Positioned within the main chassis 10 adjacent the base wall 12 and planar with the top wall 14 is a motherboard 18 having electrical components positioned thereon.
At least one, and preferably two generally elongated circuit card connection sockets 20 project upwardly from the motherboard 18. The circuit card connection sockets 20 are generally aligned relative to each other and are electrically coupled to the motherboard 18.
Positioned within the main chassis 10 adjacent the bottom wall 12 and planar with the top wall 14 is a motherboard 18 having electrical components positioned thereon.
The guiding rail 24 is positioned adjacent the connection sockets 20 for guiding the insertion and removal movement of the sliding component 28 within the main chassis 10.
The guiding rail 24 preferably takes the form of an elongated strip of material having a generally U-shaped configuration defining a pair of guide walls and a guiding channel 26 therebetween. The guiding rail 24 is rigidly mounted to the motherboard 18 by suitable fasteners (not shown). The guiding channel 26 is preferably composed of an electrically non-conductive material such as a polymeric resin. The guiding rail 24 is preferably oriented in the direction generally parallel to that of the longitudinal axis of the connection sockets 20 although other configurations may be workable.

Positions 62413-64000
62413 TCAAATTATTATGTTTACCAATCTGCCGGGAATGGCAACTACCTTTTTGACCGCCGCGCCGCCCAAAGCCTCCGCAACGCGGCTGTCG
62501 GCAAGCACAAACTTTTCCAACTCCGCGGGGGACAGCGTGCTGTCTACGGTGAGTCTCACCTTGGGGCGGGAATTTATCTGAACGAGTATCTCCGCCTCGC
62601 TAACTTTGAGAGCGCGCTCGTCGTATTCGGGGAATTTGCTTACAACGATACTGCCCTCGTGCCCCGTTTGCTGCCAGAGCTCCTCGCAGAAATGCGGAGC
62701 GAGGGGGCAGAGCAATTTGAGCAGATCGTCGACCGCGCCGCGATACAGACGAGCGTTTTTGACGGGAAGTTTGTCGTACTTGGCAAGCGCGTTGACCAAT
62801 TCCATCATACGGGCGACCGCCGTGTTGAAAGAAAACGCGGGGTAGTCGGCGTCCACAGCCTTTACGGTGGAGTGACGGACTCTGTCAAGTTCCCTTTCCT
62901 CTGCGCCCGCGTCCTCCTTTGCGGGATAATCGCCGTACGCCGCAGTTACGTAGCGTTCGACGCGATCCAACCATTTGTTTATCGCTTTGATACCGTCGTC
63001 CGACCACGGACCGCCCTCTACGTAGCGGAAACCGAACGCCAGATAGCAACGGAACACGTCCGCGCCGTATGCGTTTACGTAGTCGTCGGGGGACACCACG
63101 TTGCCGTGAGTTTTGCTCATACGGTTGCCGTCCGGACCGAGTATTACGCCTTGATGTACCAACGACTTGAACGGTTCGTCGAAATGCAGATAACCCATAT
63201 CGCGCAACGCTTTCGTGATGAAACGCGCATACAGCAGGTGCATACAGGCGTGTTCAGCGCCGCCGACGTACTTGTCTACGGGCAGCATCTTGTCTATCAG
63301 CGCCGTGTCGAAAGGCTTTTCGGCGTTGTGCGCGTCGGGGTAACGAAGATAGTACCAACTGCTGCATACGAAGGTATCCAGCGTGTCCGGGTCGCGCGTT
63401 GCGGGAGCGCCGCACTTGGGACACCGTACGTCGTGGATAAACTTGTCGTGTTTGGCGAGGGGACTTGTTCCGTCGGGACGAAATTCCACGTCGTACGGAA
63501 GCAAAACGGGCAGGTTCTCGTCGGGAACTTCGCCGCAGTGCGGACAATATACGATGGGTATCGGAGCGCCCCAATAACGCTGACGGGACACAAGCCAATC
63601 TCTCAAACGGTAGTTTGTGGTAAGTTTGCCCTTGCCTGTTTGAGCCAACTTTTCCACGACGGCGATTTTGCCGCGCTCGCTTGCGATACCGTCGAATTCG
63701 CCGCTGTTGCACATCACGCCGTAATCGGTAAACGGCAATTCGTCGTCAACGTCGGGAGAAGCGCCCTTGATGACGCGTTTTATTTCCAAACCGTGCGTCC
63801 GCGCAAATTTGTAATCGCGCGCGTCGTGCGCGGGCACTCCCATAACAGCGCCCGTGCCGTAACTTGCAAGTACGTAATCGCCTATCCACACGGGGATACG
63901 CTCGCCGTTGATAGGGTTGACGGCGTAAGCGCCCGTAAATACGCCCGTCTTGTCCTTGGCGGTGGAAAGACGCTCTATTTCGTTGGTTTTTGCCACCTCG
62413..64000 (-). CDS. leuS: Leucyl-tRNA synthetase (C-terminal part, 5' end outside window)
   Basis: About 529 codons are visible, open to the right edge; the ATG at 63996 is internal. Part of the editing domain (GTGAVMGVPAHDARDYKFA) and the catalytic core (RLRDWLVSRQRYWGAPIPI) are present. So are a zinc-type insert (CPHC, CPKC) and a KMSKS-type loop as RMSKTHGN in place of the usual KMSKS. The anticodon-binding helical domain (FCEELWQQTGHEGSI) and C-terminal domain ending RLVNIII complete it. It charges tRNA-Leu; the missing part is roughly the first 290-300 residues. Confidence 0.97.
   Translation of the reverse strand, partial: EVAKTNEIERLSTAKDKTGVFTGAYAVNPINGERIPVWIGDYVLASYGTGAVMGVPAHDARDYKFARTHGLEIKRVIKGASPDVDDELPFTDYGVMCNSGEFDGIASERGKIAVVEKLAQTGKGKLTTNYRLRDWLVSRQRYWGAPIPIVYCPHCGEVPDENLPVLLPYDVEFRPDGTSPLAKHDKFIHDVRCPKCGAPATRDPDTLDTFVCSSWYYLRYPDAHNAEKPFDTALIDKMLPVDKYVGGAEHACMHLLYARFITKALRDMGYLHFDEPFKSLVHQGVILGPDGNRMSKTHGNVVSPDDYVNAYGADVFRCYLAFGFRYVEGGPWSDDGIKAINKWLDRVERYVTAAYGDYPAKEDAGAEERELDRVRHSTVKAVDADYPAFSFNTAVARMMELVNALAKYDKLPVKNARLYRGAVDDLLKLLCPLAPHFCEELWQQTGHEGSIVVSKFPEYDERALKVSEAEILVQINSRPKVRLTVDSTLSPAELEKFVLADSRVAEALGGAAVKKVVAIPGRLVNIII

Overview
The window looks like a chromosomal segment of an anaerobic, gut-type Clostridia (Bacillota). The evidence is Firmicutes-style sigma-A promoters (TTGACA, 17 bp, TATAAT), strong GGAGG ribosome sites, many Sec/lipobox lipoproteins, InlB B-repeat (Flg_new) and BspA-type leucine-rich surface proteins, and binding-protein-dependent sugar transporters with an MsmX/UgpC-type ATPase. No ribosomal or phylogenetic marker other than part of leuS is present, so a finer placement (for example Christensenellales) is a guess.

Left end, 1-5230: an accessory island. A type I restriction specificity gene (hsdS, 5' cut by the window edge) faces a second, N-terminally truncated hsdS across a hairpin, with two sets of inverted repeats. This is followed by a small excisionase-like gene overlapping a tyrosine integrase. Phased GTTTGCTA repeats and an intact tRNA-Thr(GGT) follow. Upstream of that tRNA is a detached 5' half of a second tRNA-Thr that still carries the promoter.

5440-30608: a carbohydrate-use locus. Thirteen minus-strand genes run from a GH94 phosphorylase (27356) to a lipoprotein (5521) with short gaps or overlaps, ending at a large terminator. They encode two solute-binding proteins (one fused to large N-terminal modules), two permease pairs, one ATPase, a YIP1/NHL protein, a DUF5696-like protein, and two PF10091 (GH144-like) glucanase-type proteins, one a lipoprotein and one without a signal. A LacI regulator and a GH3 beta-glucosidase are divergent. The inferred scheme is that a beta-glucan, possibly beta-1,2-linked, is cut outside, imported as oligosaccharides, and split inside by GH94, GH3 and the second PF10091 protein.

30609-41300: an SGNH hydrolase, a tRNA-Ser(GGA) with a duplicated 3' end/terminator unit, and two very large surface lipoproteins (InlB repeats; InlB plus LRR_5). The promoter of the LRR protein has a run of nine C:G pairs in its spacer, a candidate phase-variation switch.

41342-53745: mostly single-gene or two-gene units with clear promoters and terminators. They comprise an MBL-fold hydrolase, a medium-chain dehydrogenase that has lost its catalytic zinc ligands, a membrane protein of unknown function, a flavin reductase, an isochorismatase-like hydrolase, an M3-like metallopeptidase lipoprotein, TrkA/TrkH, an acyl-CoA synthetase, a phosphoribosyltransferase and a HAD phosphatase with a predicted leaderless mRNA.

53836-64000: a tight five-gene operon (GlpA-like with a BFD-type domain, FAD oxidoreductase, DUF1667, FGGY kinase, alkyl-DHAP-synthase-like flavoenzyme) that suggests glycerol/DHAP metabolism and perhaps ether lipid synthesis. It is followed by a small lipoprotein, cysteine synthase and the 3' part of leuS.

A second guiding channel 25 may be provided on the undersurface of the top wall 14 in parallel alignment with the first guiding rail 24.
The sliding component 28 is configured and sized so as to be slidable within the guiding channels 25 and 26. As seen in FIG. 2, the sliding component 28, in turn, includes a sliding member or base plate 30 preferably having a generally rectangular configuration and defining a pair of opposed plate guiding edges 32 a and 32 b adapted to be respectively engaged with the guiding channels 25 and 26. An intermediate or auxiliary component 34 acting as a mounting member for an extension card 54 is moveably mounted to the base plate 30 so as to allow movements thereof in a predetermined direction over a predetermined distance relative to the base plate 30. According to a preferred embodiment of the invention, the auxiliary component 34 can move in a direction generally perpendicular to the plate guiding edges 32 a and 32 b relative to the base plate 30.